## Calculus: Early Transcendentals 8th Edition

$$\int^{\pi/2}_0\sin^5 xdx=\frac{8}{15}$$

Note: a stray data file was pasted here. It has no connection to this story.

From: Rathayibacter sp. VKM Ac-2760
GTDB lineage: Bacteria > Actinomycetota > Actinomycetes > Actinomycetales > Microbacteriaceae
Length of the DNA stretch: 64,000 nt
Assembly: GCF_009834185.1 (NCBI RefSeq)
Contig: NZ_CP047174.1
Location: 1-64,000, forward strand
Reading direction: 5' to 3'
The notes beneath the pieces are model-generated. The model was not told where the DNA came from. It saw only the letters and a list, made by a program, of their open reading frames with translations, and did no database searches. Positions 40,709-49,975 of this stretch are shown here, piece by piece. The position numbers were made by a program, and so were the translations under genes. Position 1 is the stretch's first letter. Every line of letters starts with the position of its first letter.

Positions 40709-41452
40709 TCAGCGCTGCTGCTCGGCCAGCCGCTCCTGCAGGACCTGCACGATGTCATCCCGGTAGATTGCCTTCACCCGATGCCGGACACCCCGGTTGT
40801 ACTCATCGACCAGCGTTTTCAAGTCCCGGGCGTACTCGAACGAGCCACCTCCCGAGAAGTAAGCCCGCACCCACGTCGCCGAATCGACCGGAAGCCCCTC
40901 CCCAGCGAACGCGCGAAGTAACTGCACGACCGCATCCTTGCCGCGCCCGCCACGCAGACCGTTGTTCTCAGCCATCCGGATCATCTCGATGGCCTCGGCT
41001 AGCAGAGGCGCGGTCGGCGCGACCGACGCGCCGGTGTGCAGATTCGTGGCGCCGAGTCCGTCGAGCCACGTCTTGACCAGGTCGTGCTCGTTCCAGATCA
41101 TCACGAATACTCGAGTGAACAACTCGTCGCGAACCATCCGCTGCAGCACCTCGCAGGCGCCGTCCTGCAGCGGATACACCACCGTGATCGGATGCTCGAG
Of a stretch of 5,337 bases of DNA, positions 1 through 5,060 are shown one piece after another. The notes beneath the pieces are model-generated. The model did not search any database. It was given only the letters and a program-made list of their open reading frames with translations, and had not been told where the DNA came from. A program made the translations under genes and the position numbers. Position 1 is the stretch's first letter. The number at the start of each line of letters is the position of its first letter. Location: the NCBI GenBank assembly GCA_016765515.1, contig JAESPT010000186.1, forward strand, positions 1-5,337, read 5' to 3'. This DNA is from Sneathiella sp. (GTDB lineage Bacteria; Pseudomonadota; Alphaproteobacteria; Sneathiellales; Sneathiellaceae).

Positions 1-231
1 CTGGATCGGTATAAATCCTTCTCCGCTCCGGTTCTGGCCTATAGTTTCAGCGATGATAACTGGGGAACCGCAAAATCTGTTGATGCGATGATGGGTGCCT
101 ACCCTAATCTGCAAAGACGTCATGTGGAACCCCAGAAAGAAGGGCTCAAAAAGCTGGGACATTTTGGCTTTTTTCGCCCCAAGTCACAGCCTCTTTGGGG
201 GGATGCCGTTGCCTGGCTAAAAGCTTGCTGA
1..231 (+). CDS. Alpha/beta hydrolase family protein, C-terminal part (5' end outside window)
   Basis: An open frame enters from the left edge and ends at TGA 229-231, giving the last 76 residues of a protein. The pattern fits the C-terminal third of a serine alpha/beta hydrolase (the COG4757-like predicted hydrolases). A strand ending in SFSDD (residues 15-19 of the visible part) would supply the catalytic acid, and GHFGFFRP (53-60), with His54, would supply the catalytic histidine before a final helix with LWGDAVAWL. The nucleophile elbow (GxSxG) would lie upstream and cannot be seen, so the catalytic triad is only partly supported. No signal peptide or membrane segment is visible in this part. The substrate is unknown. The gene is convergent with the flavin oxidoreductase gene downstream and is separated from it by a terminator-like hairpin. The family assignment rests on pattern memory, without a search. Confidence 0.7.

$$A=\int^{\pi/2}_0\sin^5 xdx$$ Here we can do Integration by Parts, or more simply, try to change some factors of $\sin$ in terms of $\cos$ then apply the Substitution Rule. $$A=\int^{\pi/2}_0\sin^4 x\sin xdx$$ $$A=\int^{\pi/2}_0(\sin^2 x)^2\sin xdx$$ We already know that $\sin^2 x=1-\cos^2 x$ Therefore, we have $$A=\int^{\pi/2}_0(1-\cos^2 x)^2\sin xdx$$ Now we substitute $u=\cos x$ That makes $du=-\sin x dx$, or $\sin xdx=-du$ Also, for $x=0$, $u=1$ and for $x=\frac{\pi}{2}$, $u=0$ So, $$A=-\int^{0}_1 (1-u^2)^2du$$ $$A=-\int^{0}_1(1-2u^2+u^4)du$$ $$A=\int^0_1 (-1+2u^2-u^4)du$$ $$A=[-u+\frac{2u^3}{3}-\frac{u^5}{5}]^{0}_1$$ $$A=0-[-1+\frac{2\times1^3}{3}-\frac{1^5}{5}]$$ $$A=0-[-1+\frac{2}{3}-\frac{1}{5}]$$ $$A=\frac{8}{15}$$